Southsider Voice correspondent
Even the name of this martial arts school reflects the hearts of its instructors.
Pilsung is the Korean word for “personal victory,” said Rose Myers, who co-owns this American tae kwon do school with her husband, Brian Myers.
Both instructors are engineers who apply these skills toward explaining to students of all ages the how and why behind the ways their bodies work.
After another female student escaped a near rape while attending the University of Dayton, Rose Myers attended a self-protection seminar that resulted in a career change. She started teaching in 2002. By 2010 she and Brian opened Pilsung ATA.
The most important information about this particular school is that it is about a lot more than spins and kicks.
Kids with developmental disabilities, kids who are the victims of school bullies and families learning together in a class are just a few of her favorite reasons for operating the school, Rose said.
“Seeing the impact you are having on a person’s life is probably one of the most profound gifts,” she said with a smile. “To pull introverted kids out of their shells, we focus on leadership. We want to grow leaders for the future.”
While Brian manages the office, he identifies teaching as his first love. He heads up an outreach program, visiting area schools to present bully prevention programs when he isn’t surrounded by 4- to 6-year-old students in their Greenwood-based school.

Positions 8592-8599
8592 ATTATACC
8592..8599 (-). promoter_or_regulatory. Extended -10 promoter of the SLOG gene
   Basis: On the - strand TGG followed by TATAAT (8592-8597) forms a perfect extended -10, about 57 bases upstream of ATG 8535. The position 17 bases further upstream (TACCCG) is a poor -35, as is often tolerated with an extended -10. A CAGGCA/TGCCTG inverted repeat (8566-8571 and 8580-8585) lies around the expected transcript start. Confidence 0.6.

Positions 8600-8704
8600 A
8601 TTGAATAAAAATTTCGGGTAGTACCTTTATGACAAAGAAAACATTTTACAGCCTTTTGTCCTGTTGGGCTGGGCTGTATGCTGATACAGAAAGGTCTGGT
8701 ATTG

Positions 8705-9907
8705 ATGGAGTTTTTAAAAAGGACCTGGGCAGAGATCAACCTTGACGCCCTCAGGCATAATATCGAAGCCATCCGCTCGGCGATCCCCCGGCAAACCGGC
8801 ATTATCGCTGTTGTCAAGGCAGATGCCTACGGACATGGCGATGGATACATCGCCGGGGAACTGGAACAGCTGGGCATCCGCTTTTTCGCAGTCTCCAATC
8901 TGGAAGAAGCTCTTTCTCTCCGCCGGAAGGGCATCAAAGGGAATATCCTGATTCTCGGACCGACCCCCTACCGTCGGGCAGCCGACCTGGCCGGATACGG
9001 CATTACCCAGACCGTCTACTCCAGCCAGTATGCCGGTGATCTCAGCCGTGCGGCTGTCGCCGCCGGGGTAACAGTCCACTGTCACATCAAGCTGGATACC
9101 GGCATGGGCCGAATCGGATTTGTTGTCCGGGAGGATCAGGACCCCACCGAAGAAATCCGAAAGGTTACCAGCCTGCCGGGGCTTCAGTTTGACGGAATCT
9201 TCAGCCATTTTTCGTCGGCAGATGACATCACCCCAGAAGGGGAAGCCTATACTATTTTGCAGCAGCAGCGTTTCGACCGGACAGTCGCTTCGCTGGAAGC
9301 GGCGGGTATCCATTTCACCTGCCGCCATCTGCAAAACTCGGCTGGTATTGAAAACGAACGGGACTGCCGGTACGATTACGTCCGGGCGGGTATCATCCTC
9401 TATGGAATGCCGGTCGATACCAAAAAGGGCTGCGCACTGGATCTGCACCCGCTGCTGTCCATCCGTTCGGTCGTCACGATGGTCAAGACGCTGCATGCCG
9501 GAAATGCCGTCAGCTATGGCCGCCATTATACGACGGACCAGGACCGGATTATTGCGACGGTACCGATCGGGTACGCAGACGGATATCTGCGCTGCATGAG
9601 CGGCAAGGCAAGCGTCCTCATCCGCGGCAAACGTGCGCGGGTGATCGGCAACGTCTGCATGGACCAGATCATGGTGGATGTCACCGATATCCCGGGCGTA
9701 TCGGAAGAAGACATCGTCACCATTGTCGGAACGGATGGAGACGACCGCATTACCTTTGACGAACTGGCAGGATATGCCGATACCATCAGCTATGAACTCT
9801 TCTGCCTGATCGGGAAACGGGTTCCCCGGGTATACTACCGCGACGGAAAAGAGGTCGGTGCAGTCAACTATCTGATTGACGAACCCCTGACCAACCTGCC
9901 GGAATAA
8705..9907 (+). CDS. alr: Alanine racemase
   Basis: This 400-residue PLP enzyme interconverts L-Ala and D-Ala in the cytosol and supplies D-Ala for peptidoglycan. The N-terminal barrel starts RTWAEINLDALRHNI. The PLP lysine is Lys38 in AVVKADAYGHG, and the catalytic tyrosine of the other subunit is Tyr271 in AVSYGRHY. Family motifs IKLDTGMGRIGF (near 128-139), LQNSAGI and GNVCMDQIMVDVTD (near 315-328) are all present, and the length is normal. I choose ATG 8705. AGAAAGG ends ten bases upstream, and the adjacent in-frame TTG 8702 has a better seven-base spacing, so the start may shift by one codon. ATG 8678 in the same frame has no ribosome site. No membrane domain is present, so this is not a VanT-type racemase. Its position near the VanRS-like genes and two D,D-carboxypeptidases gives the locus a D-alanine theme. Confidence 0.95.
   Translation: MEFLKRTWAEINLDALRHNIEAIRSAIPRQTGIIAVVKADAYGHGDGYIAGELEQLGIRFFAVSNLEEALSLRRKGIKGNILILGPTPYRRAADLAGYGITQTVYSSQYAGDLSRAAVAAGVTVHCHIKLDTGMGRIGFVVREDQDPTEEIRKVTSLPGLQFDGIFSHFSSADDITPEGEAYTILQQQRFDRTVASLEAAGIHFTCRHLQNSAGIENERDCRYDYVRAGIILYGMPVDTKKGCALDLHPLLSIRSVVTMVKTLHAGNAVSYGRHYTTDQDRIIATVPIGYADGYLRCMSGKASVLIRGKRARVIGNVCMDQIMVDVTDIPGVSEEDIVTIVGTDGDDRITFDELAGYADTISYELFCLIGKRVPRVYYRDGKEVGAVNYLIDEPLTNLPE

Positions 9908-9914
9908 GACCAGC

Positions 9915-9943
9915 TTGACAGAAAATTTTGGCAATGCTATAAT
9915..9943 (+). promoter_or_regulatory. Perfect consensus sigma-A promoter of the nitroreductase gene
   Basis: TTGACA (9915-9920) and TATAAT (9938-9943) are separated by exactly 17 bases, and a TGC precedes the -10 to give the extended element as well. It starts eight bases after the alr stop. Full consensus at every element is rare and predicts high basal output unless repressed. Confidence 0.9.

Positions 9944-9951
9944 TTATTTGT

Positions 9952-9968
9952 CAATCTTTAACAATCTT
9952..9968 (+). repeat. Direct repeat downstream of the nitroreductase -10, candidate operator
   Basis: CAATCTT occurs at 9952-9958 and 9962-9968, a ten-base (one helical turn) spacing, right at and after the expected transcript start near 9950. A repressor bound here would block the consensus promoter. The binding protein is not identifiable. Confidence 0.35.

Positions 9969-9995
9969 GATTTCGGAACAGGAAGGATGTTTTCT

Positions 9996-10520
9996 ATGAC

“I am always looking for that light bulb moment,” he said of teaching. “When I get to see the, “I can do that” on their faces. It is dumbfounding. It is humbling.”
“While we are teaching them to do all the physical things they didn’t think they could do, we are also helping them learn how to focus for school and also listen to instruction,” Rose said.
Because families are often much too busy for play and positive interaction, signing up for classes as a team gives everyone gifts they didn’t know they needed. Hearing kids gently correct their parents about certain moves brings a smile to Rose’s face.
“Along with adults, we get all ages of kids in here,” she said. “We love on them and we grow them, and then we turn them back into their schools as leaders who get the other kids going in the right direction.”